The framers of the Uniform Act doubtless took into account the fact that a court decree which is entered in a divorce or other proceeding involving the question of support is ordinarily final and definitive with respect to the duty of support which it imposes for the period of time during which the law requires such support to be given. But the amount of support to be given in discharge of that duty is another matter. The amount of support to be given in the future by the person obligated to give it, as distinguished from the duty to give it, is almost universally subject to modification from time to time by the court in the light of changing circumstances of the parties. Accordingly it is only the duty of support determined by the foreign judgment, and not the amount of support thereby decreed, which is binding on the court of the responding State, in our case the Municipal Court of the Virgin Islands, under the Uniform Act. Having found that duty to exist, either under the local law or by virtue of a valid foreign judgment, the Municipal Court is given discretionary power by section 20 of the Uniform Act, 16 V.I.C. § 423, to determine the amount of support to be awarded upon consideration of the resources of the person obligated to give it and the necessities of the party who is to receive it. 16 V.I.C. § 345; Moore v. Moore, 1961, 252 Iowa 404, 107 N.W.2d 97. Compare Allain v. Allain, 1960, 24 Ill.App.2d 400, 164 N.E.2d 611. Thus upon remand of this case to the Municipal Court that court will not be bound by the figures stipulated in the separation agreement, as it might be in a direct suit on the Arkansas judgment, but will take the agreed figures into consideration along with the present resources of the defendant and necessities of the plaintiff in determining in its discretion the appropriate amount of support which the defendant should presently furnish to the plaintiff.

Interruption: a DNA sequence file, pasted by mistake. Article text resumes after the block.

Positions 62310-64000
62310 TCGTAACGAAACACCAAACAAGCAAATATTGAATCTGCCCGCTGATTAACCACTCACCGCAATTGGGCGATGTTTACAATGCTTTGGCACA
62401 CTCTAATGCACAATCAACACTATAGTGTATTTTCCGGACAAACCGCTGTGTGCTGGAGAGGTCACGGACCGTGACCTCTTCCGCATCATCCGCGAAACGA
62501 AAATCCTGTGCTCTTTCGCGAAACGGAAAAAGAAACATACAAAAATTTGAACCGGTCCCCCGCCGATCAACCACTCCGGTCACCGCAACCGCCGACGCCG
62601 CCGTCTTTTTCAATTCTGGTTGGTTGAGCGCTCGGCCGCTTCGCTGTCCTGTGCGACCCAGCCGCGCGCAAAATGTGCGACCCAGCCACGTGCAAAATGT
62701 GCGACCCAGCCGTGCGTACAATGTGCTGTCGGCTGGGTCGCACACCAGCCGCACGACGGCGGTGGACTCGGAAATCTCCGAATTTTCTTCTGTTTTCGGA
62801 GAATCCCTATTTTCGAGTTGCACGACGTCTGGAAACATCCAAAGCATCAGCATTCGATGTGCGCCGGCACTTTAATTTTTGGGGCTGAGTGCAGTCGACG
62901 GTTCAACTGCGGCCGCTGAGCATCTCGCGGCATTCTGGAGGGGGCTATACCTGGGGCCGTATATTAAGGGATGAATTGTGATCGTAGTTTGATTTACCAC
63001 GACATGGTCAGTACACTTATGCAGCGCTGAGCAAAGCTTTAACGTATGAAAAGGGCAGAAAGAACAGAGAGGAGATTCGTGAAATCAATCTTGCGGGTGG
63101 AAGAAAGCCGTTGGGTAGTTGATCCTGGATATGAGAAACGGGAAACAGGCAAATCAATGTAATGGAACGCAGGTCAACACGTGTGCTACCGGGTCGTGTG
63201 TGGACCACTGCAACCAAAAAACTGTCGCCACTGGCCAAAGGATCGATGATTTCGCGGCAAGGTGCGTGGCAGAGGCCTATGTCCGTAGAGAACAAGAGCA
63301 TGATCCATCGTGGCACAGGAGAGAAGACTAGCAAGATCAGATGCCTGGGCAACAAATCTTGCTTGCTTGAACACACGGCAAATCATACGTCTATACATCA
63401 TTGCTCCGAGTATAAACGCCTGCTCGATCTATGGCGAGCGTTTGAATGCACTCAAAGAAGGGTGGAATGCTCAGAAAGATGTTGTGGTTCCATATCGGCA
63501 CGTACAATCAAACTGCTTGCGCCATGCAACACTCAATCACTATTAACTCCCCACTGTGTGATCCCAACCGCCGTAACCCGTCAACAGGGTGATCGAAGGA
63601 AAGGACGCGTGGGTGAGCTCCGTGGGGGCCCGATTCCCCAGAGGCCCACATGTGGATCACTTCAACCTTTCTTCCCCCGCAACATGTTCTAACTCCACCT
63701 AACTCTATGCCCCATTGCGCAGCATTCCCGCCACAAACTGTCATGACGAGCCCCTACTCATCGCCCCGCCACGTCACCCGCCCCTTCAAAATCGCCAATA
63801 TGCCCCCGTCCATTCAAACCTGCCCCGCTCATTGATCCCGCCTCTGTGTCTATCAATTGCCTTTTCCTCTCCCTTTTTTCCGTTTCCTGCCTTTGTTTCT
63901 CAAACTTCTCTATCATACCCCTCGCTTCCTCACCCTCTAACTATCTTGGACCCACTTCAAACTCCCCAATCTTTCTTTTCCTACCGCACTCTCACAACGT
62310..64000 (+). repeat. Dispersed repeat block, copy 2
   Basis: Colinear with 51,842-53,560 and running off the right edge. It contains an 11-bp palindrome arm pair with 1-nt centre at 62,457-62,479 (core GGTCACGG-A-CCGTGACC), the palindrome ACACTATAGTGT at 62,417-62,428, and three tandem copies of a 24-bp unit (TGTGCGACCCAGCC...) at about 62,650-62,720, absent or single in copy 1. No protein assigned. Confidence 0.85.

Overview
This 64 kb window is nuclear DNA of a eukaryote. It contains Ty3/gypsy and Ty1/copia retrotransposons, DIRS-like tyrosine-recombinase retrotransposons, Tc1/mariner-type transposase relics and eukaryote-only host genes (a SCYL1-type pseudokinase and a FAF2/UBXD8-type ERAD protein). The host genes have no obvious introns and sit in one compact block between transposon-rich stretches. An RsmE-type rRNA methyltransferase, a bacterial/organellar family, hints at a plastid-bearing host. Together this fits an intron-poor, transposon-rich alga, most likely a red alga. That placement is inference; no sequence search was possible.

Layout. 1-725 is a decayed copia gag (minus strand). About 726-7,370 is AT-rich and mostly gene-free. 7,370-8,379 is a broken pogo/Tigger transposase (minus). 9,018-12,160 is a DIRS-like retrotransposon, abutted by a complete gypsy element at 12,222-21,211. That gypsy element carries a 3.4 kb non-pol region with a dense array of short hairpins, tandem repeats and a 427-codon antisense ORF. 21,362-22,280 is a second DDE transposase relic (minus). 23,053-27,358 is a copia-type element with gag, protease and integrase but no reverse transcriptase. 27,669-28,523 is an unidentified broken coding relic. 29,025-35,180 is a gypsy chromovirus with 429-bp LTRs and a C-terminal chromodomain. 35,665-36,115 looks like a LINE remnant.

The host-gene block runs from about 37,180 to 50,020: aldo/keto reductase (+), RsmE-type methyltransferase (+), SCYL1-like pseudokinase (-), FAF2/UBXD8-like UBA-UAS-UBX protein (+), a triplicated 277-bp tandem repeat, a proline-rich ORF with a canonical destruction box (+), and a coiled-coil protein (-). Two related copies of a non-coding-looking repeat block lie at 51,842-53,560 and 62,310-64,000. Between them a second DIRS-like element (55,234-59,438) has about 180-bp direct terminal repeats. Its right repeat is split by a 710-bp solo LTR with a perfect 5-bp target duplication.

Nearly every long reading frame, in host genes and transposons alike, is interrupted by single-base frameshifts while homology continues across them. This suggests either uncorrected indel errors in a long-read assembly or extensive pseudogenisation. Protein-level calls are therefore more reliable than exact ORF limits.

We turn then to the plaintiff's contention that the court erred in holding the daughter Edith not entitled to support because she is over 18 years of age. The duty of parents to support their children is found in 16 V.I.C. § 342, which is in pertinent part as follows:
"§ 342. Persons obligated to support
(a) The following are obligated to support each other --
(3) parents and children and the legitimate descendants of the latter up to 18 ...